And, to bring it down to the bottom line, we know that learning in the workplace is driven by considerations of time and efficiency. Training is time-consuming and expensive to develop and administer. Employers want to minimize the amount of time spent in training, while employees want the time they spend in training to be short and of immediate value.
So, how can we use technology to support mobile, social learning? Often in mobile learning, the traditional WBT-type course may not be the ideal solution. No one is going to page through a 100-page course on a smartphone (though they might on a tablet), and none of us would really enjoy the experience. The most effective use of mobile learning is typically just-in-time training or performance support, such as brief video snippets, checklists, and reference tools.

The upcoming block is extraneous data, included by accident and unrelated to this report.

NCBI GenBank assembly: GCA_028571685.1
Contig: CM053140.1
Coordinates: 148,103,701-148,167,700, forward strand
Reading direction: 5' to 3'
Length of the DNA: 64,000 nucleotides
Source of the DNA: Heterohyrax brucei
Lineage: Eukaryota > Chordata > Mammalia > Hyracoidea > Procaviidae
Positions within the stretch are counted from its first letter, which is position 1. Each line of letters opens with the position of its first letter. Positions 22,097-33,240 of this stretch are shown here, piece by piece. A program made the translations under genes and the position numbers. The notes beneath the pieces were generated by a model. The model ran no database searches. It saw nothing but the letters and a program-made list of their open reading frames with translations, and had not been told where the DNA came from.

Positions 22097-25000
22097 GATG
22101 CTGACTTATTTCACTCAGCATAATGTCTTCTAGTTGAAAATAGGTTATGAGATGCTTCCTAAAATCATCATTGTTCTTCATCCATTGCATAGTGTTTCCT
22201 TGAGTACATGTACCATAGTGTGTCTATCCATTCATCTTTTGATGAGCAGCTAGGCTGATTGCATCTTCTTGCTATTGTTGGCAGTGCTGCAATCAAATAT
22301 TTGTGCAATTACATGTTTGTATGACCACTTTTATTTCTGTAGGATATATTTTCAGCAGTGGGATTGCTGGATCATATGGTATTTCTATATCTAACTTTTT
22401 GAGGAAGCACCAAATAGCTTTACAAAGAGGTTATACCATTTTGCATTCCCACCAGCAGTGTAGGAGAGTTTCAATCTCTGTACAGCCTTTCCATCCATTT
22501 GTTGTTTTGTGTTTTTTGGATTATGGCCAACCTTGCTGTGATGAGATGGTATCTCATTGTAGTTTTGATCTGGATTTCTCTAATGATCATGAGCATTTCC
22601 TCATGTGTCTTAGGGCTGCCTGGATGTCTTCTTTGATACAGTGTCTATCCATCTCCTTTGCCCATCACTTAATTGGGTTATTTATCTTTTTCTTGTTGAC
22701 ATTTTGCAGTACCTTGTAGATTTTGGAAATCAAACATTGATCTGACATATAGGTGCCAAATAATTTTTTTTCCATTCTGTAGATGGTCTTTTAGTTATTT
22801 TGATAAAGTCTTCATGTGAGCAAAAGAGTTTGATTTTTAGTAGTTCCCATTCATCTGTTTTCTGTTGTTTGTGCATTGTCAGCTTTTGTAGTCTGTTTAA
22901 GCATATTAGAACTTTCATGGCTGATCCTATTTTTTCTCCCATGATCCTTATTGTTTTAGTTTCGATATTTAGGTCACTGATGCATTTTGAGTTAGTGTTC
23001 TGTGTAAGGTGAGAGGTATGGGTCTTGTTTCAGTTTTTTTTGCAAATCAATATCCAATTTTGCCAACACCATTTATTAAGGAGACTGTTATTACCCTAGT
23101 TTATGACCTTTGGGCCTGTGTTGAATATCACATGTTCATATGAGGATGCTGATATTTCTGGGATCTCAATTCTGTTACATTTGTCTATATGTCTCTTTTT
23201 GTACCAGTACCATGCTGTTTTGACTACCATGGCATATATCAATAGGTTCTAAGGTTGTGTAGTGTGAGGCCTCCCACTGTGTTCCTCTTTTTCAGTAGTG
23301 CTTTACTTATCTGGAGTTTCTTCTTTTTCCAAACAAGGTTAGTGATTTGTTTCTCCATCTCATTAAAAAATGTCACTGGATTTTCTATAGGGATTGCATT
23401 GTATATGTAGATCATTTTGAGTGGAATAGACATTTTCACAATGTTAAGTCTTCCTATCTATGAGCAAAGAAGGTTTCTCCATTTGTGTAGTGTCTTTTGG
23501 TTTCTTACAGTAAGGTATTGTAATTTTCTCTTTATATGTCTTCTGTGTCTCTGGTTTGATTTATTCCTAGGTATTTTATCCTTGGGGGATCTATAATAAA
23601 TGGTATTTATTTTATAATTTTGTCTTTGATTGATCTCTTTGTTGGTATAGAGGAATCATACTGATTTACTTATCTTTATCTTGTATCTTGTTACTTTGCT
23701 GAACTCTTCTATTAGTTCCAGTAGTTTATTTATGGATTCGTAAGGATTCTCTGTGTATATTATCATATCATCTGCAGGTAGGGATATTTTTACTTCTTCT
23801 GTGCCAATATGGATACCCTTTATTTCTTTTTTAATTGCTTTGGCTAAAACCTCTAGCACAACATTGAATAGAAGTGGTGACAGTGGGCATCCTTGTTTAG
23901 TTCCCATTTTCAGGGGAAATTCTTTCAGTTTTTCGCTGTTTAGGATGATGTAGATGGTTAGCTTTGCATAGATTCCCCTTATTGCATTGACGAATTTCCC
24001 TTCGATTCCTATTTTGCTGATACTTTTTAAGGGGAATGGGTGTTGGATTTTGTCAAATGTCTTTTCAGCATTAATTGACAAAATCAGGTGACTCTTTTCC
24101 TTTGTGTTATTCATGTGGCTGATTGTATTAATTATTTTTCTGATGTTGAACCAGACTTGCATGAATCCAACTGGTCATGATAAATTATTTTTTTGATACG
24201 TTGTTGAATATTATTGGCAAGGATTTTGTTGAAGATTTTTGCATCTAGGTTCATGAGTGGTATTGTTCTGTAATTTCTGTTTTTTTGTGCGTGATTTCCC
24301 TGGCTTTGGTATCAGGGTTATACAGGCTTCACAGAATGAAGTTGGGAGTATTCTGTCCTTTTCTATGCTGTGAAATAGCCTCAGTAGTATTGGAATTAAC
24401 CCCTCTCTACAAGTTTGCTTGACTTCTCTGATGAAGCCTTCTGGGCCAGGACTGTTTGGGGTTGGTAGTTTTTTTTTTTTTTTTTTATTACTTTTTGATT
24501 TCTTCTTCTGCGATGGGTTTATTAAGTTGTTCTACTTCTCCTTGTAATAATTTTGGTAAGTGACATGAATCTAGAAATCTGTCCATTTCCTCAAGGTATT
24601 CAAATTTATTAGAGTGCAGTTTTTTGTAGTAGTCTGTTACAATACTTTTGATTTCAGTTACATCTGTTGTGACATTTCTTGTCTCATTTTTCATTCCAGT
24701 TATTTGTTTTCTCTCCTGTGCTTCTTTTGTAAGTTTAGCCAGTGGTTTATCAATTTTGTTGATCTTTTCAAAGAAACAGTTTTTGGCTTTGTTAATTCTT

Whether we work for a financial services company, run a high school, lead a sales team, take care of newborns in a hospital—whatever we might do, just about all of us have a smart phone in our pocket, and we fire it up when we need to know something.
The question isn’t really whether mobile or social learning is for your learners. The more meaningful questions are “What do your learners need to know on the go?” and “How do you deliver it to them?” A key component of answering these questions is the tools available for creating and delivering mobile content.
What do you use to develop mobile courses and support tools?
In the old days (by which we mean about five years ago), your answer might have been Flash. And at the time, Flash was what most of us used. Just about every online course we developed relied on Flash to provide interactive content. It was (and still is) a solid tool for eLearning development.
Today, however, the writing is on the wall for Flash, driven in large part by Apple’s decision to stop supporting it in favor of HTML5. And the reasons for adopting HTML5 are sound. Flash is a proprietary, closed system. HTML5 is an open standard that everyone can use, free of charge. Flash is not touch-friendly; it was designed for using mice on PCs, not for using fingers on touch screens.